thank u, next: Four Lessons We Can Learn From Heartbreak
November 8, 2018
Forty-eight hours before Ariana Grande dropped her latest bop “thank u, next,” I, too, was revisiting ghosts of relationships past.
Flipping through an old journal, my eyes scanned the pages for an entry marked November 1, 2012. The entry that would detail all of my feelings three hours after my first love unexpectedly broke up with me over Skype.
It’s an odd anniversary that I mentally commemorate every year, but this year, I felt the specific urge to crack open the journals and drink in my sloppy cursive handwriting that chronicled how I coped with the break up. Blame it on Venus retrograde.
What I found was a one-sentence entry simply acknowledging the break up.
“Well, he broke up with me, so yeah.”
The pain had hurt too much and writing the details down would only make it feel more real. Ten days later I finally wrote down a comprehensive recap, recounting how he barely looked me in the eye, how I had to swallow back the tears threatening to spill down my face so I wouldn’t mess up my makeup for work, and how I threw up the next morning.
While I commend Ariana for being able to forgive and feel grateful for her exes within a month of calling off her engagement with Pete Davidson, my cold Capricorn heart needs a bit more time to thaw after a true heartbreak—with my brain blaming myself for ever getting so vulnerable with someone in the first place.
I’m just now healing the wounds left from the crush who moved to San Francisco—three years ago. I can’t even begin to calculate when I’ll bounce back from expressing feelings to a crush recently, only for her to confirm that she does indeed identify as straight. And recovering from the November 1, 2012 culprit? Well, let’s just say I’m still processing.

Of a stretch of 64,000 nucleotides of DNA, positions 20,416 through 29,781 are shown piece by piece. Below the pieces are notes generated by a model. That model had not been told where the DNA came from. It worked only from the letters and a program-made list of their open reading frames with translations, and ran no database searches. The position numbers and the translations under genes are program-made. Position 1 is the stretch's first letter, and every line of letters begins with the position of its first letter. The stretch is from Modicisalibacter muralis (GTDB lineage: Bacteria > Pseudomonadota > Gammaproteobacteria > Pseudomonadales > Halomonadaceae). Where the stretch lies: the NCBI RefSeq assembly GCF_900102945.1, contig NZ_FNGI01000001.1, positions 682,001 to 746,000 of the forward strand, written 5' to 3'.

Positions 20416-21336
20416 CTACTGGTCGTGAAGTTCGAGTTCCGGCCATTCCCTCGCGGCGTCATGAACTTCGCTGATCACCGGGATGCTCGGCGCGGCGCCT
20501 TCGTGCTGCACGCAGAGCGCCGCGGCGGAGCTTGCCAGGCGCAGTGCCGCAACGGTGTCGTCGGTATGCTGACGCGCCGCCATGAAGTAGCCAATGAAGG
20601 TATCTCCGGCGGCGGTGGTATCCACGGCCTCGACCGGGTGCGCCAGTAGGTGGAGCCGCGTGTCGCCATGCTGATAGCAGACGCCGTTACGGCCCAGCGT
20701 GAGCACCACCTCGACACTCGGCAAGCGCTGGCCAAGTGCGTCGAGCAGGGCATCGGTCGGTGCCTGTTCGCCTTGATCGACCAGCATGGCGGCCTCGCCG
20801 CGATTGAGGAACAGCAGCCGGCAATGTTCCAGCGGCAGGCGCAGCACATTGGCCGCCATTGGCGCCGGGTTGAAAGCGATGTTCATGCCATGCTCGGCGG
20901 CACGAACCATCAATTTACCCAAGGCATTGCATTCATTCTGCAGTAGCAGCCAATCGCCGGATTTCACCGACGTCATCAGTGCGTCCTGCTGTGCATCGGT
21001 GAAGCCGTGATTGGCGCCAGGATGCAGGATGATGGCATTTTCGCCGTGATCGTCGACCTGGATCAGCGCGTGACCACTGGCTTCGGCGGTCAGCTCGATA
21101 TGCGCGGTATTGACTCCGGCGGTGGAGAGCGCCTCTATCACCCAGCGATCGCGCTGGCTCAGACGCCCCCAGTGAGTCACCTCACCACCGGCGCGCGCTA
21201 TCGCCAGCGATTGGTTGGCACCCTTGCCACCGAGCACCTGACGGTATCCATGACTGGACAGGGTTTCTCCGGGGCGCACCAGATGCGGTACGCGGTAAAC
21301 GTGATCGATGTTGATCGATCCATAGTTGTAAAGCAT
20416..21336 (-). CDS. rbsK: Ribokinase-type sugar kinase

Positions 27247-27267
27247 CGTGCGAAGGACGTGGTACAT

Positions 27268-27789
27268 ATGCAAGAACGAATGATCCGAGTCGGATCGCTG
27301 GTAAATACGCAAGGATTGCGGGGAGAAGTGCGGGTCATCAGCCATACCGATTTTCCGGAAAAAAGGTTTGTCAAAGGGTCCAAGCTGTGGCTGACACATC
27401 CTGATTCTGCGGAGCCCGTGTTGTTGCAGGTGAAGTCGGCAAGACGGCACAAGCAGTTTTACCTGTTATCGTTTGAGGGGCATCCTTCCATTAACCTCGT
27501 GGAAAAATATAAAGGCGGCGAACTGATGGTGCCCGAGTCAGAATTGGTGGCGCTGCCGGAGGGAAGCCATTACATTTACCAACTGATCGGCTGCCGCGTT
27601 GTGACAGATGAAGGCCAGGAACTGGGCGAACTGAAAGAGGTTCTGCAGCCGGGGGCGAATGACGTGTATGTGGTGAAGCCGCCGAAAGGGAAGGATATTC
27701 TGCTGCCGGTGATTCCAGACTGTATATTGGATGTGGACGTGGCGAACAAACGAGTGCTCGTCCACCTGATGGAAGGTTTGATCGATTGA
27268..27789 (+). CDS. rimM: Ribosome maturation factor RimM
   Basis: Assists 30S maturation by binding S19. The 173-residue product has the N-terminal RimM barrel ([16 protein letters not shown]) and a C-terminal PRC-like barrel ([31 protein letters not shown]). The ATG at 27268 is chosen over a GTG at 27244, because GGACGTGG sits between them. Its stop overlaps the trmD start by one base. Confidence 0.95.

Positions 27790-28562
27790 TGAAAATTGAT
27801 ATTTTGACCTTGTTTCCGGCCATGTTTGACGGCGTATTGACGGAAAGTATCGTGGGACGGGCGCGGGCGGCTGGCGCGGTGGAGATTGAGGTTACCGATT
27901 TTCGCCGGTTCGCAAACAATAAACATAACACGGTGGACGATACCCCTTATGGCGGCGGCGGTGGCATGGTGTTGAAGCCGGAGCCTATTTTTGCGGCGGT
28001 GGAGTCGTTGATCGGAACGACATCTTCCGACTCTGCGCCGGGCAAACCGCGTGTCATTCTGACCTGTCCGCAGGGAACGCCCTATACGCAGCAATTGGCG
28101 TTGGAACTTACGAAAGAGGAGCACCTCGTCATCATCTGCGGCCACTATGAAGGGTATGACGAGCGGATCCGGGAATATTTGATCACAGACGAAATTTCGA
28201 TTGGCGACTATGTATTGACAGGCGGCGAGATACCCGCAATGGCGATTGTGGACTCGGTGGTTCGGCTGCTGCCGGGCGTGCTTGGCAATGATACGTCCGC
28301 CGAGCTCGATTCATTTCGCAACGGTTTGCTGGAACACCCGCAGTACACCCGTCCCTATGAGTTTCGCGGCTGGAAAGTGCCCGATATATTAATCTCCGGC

We know breakups ain’t easy. I mean, we all remember Elle Woods throwing chocolates at her TV after Warner broke up with her, right?
But how do we jumpstart the process of becoming Harvard Law’s School class-elected speaker with an invitation to join one of Boston’s most prestigious law firms?
How do we write, record, and release our own impeccably timed bop that is streamed nine million times worldwide in the first 24 hours?
Here are four lessons you can learn from heartbreaks and four actions to help you move forward after a break up—from someone who’s spent some time moving through the process.
1. You Are Your Own Person
Feeling: After an intense break up, it’s easy to lose your sense of self. Relationships often lead to intertwining your personality with another, so it (understandably) feels daunting to piece back your own identity, as a whole, by itself.
Lesson: You are your own person.
Action: When we’re intoxicated by romantic love, we can forget that love comes in all forms, so it’s time to turn up Bill Withers’ “Lean On Me” and reach out to your friends—particularly the friends you’ve known since childhood.
You know, the friends who have seen you (and loved you) through your braces, your awkward prom photos, and your Song Pop obsession.
These people love you unconditionally. You’ll be able to rebuild and remember your identity through nostalgia-fueled conversations, laughing at the memories and dreaming about the future.
2. Love Is a Muscle
Feeling: If you ask me, being vulnerable is as challenging as running over a mile on the treadmill (which is quite the challenge for an anti-runner like me). Saying “I like you” to my straight-girl crush felt like running 10 miles on the treadmill—with a charlie horse.